Gentrification. It’s a loaded term with bad connotations. It is the process when middle and upper class citizens, mostly white, move into a poor neighborhood and displace the poor working class citizens, mostly made up of minorities. It is feared and hated by many minorities in cities. One says, “When uppity white people move into a ghetto and take over the real estate, which [expletive] over the current residents. Usually followed by the opening of a [expletive] ton of Starbucks, Nordstroms, and Whole Foods.”
Gentrification occurs not as a systemic attempt to displace minorities. It happens unintentionally. Land values and costs in poor areas are cheap and this drives investment. It is only natural for those in city government and planners to economically develop these depraved areas. It is after the capital and money that comes into the area does the middle class white people. Gentrification has many good qualities. Areas are safer. The economic development creates more tax revenue for the city or neighborhood. There are more and higher quality jobs. However this results in more expensive housing. Rent is now higher too, and the original and mostly minorities cannot afford this and are forced to leave.
So then the problem is not the act it self. The problem is the rising costs of housing and rents. If minorities manage to stay in the city than they can enjoy the higher quality jobs and lower crime rates that come with gentrification. Therefore it is important for planners and municipal government to manage gentrification and economic development with housing planning and regulations to maintain the population of the mostly minorities that lived in the area before gentrification occurred.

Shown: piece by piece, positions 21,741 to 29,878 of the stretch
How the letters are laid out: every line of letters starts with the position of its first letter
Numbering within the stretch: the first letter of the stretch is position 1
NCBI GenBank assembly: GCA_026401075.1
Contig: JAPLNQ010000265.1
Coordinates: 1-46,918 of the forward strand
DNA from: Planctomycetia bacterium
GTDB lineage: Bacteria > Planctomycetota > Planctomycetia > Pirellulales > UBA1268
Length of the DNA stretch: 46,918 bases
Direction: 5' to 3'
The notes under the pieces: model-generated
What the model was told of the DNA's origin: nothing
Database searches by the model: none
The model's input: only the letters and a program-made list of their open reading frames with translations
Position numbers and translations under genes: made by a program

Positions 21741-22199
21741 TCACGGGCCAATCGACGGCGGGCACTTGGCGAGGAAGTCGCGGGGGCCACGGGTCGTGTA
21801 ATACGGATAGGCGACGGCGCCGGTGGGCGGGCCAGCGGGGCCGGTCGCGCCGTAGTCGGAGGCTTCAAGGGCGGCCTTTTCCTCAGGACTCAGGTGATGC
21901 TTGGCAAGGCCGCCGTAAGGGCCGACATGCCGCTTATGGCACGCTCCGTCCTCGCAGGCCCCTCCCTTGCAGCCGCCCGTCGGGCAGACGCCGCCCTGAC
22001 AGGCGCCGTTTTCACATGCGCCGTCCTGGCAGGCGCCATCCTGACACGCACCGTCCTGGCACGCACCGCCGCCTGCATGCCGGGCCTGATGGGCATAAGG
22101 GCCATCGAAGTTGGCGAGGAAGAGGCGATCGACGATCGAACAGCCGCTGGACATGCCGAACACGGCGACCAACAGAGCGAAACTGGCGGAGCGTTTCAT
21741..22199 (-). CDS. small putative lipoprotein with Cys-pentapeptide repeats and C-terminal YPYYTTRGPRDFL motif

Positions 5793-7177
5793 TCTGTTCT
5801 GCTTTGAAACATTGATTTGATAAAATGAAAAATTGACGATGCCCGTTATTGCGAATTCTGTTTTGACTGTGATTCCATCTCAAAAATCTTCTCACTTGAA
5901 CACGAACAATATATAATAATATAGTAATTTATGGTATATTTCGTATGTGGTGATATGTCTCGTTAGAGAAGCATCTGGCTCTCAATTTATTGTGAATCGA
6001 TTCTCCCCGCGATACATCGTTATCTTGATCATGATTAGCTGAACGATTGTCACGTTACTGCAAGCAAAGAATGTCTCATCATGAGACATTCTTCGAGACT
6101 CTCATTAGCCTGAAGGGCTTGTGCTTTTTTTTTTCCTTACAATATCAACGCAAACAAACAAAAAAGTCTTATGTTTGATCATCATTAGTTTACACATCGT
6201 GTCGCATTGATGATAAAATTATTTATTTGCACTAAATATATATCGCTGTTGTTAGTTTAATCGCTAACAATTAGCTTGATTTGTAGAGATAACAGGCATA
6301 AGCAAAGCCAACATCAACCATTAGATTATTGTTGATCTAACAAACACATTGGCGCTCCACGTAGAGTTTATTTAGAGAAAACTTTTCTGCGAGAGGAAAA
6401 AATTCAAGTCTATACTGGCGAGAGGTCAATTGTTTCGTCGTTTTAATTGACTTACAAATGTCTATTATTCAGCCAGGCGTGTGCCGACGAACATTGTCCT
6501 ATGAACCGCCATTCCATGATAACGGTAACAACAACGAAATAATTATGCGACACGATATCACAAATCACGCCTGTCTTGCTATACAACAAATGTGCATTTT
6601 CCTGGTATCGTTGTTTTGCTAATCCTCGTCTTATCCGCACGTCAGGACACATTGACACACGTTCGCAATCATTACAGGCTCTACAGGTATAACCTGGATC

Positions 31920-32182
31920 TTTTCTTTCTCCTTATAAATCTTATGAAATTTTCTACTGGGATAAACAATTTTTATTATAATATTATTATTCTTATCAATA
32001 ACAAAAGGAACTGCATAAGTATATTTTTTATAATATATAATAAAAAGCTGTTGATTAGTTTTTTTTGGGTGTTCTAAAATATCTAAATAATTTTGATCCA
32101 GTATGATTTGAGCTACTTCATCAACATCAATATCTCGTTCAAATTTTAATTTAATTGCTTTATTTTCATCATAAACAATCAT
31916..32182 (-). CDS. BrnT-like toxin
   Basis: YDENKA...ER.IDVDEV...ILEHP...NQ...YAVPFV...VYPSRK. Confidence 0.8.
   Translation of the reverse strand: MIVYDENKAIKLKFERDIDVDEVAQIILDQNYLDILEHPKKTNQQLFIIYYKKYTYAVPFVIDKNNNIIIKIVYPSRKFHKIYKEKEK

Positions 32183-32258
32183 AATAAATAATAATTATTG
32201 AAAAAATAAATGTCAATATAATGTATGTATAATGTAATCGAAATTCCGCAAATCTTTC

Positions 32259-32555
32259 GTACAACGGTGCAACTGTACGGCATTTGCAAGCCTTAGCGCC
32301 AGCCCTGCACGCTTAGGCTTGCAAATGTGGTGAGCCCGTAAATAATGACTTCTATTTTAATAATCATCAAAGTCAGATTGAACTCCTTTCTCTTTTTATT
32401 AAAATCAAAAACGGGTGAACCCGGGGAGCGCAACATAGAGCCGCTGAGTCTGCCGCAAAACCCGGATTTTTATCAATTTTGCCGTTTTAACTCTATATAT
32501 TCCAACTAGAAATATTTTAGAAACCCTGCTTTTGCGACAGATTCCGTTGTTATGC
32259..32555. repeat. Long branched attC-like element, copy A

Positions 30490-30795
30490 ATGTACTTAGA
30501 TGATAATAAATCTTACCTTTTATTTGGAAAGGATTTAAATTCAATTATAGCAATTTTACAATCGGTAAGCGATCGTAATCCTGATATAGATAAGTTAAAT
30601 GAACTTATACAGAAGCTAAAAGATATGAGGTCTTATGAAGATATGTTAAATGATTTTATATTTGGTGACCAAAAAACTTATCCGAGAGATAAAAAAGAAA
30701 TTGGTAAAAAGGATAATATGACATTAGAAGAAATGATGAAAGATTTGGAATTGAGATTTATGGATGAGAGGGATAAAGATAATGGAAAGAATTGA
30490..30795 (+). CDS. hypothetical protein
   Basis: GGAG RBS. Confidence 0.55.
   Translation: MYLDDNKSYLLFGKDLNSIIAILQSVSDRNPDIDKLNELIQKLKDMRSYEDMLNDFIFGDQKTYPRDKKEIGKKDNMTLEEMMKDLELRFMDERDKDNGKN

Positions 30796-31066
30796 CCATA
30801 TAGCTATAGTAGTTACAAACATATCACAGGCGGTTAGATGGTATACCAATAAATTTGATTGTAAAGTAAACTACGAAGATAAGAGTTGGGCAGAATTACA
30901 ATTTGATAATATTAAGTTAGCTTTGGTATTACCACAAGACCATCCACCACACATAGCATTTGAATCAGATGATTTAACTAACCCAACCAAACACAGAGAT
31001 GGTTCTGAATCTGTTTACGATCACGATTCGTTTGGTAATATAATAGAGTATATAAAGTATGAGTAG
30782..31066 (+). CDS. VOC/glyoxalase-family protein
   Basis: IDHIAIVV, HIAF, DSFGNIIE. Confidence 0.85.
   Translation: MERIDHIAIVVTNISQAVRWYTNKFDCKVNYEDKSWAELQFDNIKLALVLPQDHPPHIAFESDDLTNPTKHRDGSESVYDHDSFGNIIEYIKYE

Since the problem is rising housing and rent, the solution should be aimed at fixing housing rather than depriving areas of economic development. One way to do this is by making sure there is enough affordable housing in the area so all the people that lived there aren’t displaced. This is apparent to the Mayor of New York who said, ” “If we fail to be a city for everyone, we risk losing what makes New York, New York. We risk losing the very soul of this place.” If those who lived there before are gone then the character of the city changes. The program in NYC to curb the effects of gentrification is to “increasing the allowable density of select neighborhoods to stimulate market rate projects that include an acceptable percentage of affordable units.” By requiring there to be a certain amount of affordable housing units cities can negate the displacement that occurs due to gentrification and allow original minority populations to enjoy the qualities that come with gentrification and will allow the city and neighborhoods to maintain the original character of the city.